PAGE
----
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Meier, C. M., H. Karaadiç, R. Aymí, S. G. Peev, E. Bächler, R. Weber, W. Witvliet & F. Liechti (2018)

What makes Alpine swift ascend at twilight? Novel geolocators reveal year-round flight behaviour.

Further information

Ecol. Sociobiol. 72: 45.

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christoph.meier@vogelwarte.ch

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Abstract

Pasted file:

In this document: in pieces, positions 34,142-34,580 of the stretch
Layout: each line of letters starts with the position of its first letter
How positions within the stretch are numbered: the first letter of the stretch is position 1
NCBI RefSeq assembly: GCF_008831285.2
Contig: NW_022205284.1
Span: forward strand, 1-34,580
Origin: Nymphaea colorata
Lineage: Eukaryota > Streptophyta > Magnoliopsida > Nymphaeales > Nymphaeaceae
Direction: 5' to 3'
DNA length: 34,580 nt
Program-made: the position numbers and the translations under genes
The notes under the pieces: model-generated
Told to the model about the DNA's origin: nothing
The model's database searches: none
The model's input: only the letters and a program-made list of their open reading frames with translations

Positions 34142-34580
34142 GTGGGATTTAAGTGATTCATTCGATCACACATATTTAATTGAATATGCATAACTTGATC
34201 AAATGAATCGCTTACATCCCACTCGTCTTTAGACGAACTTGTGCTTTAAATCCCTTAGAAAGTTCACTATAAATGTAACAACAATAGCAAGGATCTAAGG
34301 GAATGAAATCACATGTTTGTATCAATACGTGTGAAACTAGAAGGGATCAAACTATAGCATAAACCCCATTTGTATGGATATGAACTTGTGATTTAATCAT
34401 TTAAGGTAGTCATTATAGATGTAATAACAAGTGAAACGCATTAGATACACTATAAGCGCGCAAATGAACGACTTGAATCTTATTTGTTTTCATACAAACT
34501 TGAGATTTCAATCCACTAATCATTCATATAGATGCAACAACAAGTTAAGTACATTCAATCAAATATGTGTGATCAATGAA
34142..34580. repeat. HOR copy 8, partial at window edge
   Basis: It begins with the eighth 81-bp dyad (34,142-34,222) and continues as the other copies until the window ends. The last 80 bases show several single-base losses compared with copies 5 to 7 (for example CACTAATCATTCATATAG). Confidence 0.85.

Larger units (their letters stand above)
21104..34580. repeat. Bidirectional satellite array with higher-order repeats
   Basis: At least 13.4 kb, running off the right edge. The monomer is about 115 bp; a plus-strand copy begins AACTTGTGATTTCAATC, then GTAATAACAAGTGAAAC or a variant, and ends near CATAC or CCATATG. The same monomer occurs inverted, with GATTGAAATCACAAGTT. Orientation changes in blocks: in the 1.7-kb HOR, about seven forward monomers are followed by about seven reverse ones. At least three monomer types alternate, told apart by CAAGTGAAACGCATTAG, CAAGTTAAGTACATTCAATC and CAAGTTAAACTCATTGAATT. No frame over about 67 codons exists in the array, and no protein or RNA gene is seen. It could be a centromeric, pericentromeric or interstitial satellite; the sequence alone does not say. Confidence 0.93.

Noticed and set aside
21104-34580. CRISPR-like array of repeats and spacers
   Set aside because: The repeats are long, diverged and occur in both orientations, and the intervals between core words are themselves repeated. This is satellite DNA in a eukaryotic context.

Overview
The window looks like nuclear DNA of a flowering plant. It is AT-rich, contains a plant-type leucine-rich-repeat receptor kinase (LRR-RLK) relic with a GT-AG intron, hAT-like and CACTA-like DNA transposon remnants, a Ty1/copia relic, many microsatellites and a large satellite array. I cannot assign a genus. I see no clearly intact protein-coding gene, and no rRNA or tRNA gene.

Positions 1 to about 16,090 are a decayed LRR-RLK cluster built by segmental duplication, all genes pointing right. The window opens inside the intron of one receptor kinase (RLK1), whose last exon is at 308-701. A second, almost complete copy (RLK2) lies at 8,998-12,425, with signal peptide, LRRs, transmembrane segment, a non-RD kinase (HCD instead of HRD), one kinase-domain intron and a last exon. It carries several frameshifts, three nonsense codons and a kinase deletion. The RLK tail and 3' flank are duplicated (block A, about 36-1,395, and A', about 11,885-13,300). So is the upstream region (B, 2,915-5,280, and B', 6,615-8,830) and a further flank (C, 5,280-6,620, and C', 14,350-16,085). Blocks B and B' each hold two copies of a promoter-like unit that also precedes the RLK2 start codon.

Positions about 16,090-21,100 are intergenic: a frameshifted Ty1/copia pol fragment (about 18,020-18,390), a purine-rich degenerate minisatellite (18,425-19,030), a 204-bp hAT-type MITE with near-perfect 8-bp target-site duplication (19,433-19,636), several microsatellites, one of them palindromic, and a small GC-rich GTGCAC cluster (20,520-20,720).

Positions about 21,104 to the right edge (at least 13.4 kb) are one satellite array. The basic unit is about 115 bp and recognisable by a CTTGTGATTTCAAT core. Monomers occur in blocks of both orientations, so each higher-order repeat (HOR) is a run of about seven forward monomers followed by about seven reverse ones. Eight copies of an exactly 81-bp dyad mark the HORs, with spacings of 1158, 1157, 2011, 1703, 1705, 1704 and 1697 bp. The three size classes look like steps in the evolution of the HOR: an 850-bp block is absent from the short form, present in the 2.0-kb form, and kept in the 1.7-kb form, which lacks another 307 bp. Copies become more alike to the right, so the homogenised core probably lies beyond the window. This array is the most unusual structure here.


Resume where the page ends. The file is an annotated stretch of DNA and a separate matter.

Studying individual flight behaviour throughout the year is indispensable to understand the ecology of a bird species. Recent development in technology allows now to track flight behaviour of small long-distance bird migrants throughout its annual cycle. The specific flight behaviour of twilight ascents in birds has been documented in a few studies, but only during a short period of the year, and never quantified on the individual level. It has been suggested that twilight ascents might be a role in orientation and navigation. Previous studies had reported the behaviour only near the breeding site and during migration. We investigated year round flight behaviour of 34 individual Alpine swifts (Apus melba) of four different populations in relation to twilight ascents. We recorded twilight ascents all around the year and found a twofold higher frequency in ascents during the non-breeding residence phase in Africa compared to all other phases of the year. Dawn ascents were twice as common as dusk ascents and occurred mainly when atmospheric conditions remained stable over a 24-h period. We found no conclusive support that twilight ascents are essential for recalibration of compass cues and landmarks. Data on the wing flapping intensity revealed that high activity at twilight occurred more regularly than the ascents. We therefore conclude that alpine swift generally increase flight activity—also horizontal flight—during the twilight period and we suppose that this increased flight activity, including ascents, might be part of social interactions between individuals.